According to Toronto productivity consultant Mark Ellwood, managers spend 20% of their time on administrative and paperwork tasks that by definition do not advance business goals.
Some of these tasks are essential to your business success (for example, meeting with key customers or coaching performance). The rest are possible items that could be better completed by someone else.
An essential part of an effective People Plan is the Right Person doing the Right Things. And this includes YOU.
Are you spending your time on the Right Things? What could you accomplish for your organization if you “had more time?”
Here are the typical excuses we make NOT to delegate:
- I am the only person who can do this,
- I can’t trust that she will do it right (or she is not trained to do it),
- last time he didn’t do it right,
- she is too busy,
- I don’t have time to train someone
The solution to all of these is to train someone to do this work, and then let them…
As a business owner or manager, you have knowledge and skills that make certain tasks essential for you to perform for the best interests of the company. Your role is to determine and implement the business strategy and tactical goals through your people.
The majority of your time should ideally be spent on training, managing and motivating your people, and overseeing key action items to achieve company goals (from your short term action plans).
For example, you should be the person who reviews financial statements, budgets, and forecasts. You do NOT need to be the person who creates invoices, enters checks or goes to the bank to deposit checks.
We all have tasks that could be adequately performed by a staff member. Often these are administrative or routine in nature. If you spend 30 minutes analyzing your monthly financial statements by computing ratios or comparing to prior months, this is a task that your accounting person can complete and provide in a report with the monthly income statement.
What to delegate
To determine what tasks you can delegate, I highly recommend a simply time study. For one week, track your time in 15 minute increments. You can do this with a printed time chart (every 15 minutes on the left, one column for each day), a voice recorder, or an online time tracker (such as bill4time.com) or even an I-phone app (such as timewerks).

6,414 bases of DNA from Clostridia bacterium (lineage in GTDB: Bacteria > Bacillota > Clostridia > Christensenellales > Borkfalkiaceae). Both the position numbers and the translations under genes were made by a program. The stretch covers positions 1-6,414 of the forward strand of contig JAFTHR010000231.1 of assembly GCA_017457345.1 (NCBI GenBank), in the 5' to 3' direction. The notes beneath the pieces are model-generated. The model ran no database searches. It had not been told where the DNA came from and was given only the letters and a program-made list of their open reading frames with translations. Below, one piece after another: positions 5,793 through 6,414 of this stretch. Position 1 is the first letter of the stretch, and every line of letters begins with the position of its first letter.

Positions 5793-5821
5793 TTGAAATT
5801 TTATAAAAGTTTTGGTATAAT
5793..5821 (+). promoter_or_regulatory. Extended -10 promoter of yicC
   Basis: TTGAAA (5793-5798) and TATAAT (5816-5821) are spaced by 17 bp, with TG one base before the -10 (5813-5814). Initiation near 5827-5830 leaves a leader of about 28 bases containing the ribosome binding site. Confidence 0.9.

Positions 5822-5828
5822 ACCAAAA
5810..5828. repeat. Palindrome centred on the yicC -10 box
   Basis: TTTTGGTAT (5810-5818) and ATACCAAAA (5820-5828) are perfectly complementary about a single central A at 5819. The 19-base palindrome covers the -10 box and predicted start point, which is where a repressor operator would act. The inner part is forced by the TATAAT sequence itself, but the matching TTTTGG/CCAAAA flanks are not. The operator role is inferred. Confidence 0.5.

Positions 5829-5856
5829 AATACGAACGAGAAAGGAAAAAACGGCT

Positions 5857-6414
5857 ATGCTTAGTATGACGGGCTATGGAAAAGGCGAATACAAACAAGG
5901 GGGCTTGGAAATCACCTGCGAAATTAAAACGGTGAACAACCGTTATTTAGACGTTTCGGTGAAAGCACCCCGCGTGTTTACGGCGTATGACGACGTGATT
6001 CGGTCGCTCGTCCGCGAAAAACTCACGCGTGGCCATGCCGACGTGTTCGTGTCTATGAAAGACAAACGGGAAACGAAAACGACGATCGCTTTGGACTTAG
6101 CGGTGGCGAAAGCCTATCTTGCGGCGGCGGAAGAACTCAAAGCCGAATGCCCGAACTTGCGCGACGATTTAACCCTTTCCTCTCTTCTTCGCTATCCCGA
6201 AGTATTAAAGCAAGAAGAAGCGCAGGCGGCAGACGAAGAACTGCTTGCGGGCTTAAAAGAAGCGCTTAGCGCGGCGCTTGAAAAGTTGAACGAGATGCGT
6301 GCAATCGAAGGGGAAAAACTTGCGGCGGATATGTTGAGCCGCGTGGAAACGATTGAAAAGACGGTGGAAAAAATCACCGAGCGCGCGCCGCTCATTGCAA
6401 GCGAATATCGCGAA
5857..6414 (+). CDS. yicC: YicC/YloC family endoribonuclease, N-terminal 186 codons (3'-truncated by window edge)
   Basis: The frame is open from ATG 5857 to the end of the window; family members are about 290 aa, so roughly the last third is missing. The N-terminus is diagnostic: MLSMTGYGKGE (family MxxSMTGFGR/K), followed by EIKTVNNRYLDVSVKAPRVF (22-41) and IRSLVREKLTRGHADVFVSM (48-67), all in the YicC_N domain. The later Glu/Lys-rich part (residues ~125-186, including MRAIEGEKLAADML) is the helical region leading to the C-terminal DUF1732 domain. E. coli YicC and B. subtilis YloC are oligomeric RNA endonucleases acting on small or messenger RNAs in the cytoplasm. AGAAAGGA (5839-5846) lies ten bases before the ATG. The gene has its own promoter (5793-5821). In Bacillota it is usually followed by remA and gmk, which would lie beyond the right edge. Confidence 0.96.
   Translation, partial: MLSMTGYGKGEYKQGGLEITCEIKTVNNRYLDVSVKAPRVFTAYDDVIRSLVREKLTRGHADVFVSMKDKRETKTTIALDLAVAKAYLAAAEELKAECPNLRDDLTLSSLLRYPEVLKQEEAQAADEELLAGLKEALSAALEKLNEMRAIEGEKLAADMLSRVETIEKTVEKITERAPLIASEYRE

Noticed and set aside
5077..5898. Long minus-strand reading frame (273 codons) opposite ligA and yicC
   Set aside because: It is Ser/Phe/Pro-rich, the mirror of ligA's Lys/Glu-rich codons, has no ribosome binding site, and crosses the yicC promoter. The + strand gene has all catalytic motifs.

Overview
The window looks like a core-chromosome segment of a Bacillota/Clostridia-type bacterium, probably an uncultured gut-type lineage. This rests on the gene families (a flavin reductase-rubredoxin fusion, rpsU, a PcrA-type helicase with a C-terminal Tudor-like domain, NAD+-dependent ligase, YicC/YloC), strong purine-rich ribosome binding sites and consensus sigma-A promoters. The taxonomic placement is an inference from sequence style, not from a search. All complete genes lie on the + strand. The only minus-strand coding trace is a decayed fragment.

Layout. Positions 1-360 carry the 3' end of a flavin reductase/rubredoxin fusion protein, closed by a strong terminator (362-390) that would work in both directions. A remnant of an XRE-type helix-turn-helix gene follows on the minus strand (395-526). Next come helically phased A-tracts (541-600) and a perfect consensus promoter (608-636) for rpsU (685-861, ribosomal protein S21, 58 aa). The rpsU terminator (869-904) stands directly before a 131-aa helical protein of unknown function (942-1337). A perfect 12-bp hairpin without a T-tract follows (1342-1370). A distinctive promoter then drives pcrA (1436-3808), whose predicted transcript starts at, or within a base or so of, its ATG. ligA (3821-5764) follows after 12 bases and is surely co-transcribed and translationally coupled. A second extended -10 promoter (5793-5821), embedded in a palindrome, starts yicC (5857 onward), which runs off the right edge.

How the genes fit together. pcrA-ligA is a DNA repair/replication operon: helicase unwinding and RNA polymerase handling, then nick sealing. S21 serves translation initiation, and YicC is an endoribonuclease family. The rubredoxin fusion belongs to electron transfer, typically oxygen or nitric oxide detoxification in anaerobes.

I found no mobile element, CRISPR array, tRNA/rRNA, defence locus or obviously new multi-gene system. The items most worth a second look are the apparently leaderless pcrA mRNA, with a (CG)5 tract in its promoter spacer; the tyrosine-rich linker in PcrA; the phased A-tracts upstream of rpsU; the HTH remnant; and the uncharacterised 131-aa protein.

It takes a bit of effort to remember to log your entries, but if you capture 75% of a week you have great data to analyze. If you can also track your phone calls this is additional information. One memory trick is to set a timer to ring every 15 minutes, and record your tasks since the last entry.
Your delegation action steps
- At the end of one week, calculate the time you spend on various work categories, and highlight those that are not essential for you to do. Also review your outgoing emails and phone calls for patterns.
- Divide your tasks into priority categories (a, b, c) or use the Steven Covey method of categorizing by urgent and important. Items that are not important are candidates for delegation, automation, or even elimination.
Typical items for delegation:
- basic fact finding/ research
- entry and collection of data and routine reports
- basic analysis and problem solving suggestions
- routine communication
- sorting of emails and mail
- tasks that you are not very good at or dislike
- “enrichment” tasks that can give an employee the opportunity to learn and develop
3. Identify to whom to delegate
Once you have identified tasks to delegate, select an appropriate staff member to become responsible. Delegation can provide “stretch goals” to provide job enrichment to employees, so don’t always give items to the most experienced. If you have multiple task sets to delegate, share this among several staff members.
4. Train that person and the “inspect what you expect” until they are meeting expectations and you can be confident in the results without taking the work back.
5. Remember, you will have to invest a bit of time in the short run to reap the long term rewards of off-loading some of your tasks. You will also continue to be responsible to manage the process and review outcomes.